Will your brand be a market maker for ag?
Meet farming realities Part 2
Last week, I postulated that consumer demand does not always lead to changes on the farm. While brands want healthier, more sustainable ingredients for their products, the availability of those ingredients can be elusive. Now I present examples of when consumer demand has invoked changes in ag.
Farmers plant what they get paid for
True. But certain agricultural landscapes have changed because of consumer trends with unknown demand potential.
Let’s look at a few examples from the not-so-distant past.
When government price supports end, you plant kale
Brief history of kale: American’s weren’t smoking as many cigarettes, so in 2004 legislation to end tobacco subsidies led growers in the South to look towards other crops. They wanted crops that could work with the same seeding and cultivation equipment as tobacco. Right around this time, kale was barely trending. Farmers learned that kale was easy to grow, easy to transport, and with a long shelf life it was pretty low risk. Today more than 90 million lbs of kale are sold in the US (and just to be clear, California is the top producer of kale, but we are happy for our Southern farmer friends :)
ELYSSA GOLDBERG WITH DATA FROM SANDI KRONICK, EASTERN CAROLINA ORGANICS Total kale sales data, from Sandi Kronick/Eastern Carolina Organics.
Let’s face it – kale is super nutritious. Dubbed a superfood in 2012 by Bon Appetit, three years later Daily Harvest launched their D2C meal subscription co. Daily Harvest has doubled down on the kale trend - valued at $1.1 billion 10 of their items contain the dark green roughage. It wouldn’t be crazy to say they may single handedly be making this market.
Run for the hills avocados!
Brief history of avocado production: In the 1960’s Southern California was already well developed with permanent crops like citrus and tree nuts. But nothing grew well on the hillsides except avocados. Avocados are super water intensive, and with increasing per capita consumption, the U.S. finally allowed avocado imports from Mexico, our largest supplier. That was 1997 and consumption has only grown since, therefore, imports have steadily grown.
But Mexican avocados have a huge corruption problem (the Fed’s recently banned imports from Mexico due to threats) and environmental problem (deforestation and earthquakes due to aquifer depletion). Sustainable avocados must be sourced from California which commands a premium price. Primal Kitchen’sCalifornia grown avocado oil puts the provenance ‘California’ right on the label. California grown avocados not only picked up the slack from the Mexican ban, but answer to the conscious consumer who has got used to the stone fruit as part of their regular diet.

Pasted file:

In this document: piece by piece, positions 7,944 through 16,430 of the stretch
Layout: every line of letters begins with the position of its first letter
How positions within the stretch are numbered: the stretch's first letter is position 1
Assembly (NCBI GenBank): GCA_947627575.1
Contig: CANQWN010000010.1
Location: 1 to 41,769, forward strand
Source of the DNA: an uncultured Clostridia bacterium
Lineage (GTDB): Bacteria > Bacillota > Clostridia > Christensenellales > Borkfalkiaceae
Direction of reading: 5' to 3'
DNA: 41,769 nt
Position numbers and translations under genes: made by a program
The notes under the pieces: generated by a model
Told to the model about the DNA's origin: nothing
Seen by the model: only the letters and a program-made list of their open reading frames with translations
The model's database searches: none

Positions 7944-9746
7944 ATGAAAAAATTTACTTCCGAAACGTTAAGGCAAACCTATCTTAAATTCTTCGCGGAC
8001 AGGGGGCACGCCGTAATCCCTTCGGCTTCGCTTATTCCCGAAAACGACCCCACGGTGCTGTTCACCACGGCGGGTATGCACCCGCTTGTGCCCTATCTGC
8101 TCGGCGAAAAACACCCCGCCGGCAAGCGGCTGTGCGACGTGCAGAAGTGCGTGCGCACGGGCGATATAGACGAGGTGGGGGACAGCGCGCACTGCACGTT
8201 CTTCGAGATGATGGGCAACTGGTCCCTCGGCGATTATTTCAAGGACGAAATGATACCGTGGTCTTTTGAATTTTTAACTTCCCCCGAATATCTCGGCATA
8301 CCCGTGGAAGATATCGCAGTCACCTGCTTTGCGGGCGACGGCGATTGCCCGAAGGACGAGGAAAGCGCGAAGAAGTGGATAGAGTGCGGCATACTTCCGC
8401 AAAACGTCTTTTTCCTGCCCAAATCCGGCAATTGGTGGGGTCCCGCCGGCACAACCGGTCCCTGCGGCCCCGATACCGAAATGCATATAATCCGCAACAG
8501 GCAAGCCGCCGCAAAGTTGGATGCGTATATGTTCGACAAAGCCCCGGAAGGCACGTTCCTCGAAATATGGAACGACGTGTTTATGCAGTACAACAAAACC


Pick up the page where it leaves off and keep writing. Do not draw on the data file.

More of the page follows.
And of course, almonds. Almonds are a perfect example (I never tire of the almond topic) of a demand driven crop. Despite water challenges, farmers continue to grow almonds. That is because almonds are California’s most valuable export crop. But it didn’t used to be.
Brief history: In the 80’s there was a glut and farmers were practically begging consumers to buy almonds. Remember this Blue Diamond commercial?
But then demand surged – not because of this ad lol – but because the growing middle classes of the developing world who LOVE almonds (in many of those countries almonds are considered a delicacy) could now afford it.Domestically, almond products became popular with the natural/premium consumer – and the Almond Board of California has done an excellent job marketing to this consumer target.
But premium brands like Almond Breeze, Maranatha, Justin’s or even Barney Butter did not make this market. As a supplier to 80% the world’s almonds, it’s the exports that make this market which has been great for U.S. brands because a huge market ensures plenty of supply.
(more about almonds because I can’t help myself) This year has been weird for the almond market because of Covid supply chain issues but taking that aside,California’s continued water problem should alone dissuade growers. But unlike avocados, almonds can’t grow in Mexico. And nothing else pays the California farmer as well. Other crops will be shorted (like tomatoes) to keep water on the trees. Some almond farmers have even purchased land they don’t plan to farm just for the rights to the water. Despite the water obstacle consumer demand is so high, it’s worth it to farmers to prioritize almonds.
Next up: Crop diversification in grains
Ag like any other business, looks at new opportunities as either a hedge or an investment. Crop diversification is usually a hedge. We are in special times with increased fertilizer costs and globally there is a grain shortage. Diversification from standard wheat, corn, and soy commodities are good for our diets, our soil, and can improve global food and national security.
Next week I’ll cover a 7th generation commodity grain farmer pivoting towards ancient grains and the granola brand they are bringing to market, Teffola.
All my best,
Regenerate America™ aims to amplify the voices of farmers and ranchers demanding that the 2023 Farm Bill shift resources & support towards regenerative agriculture.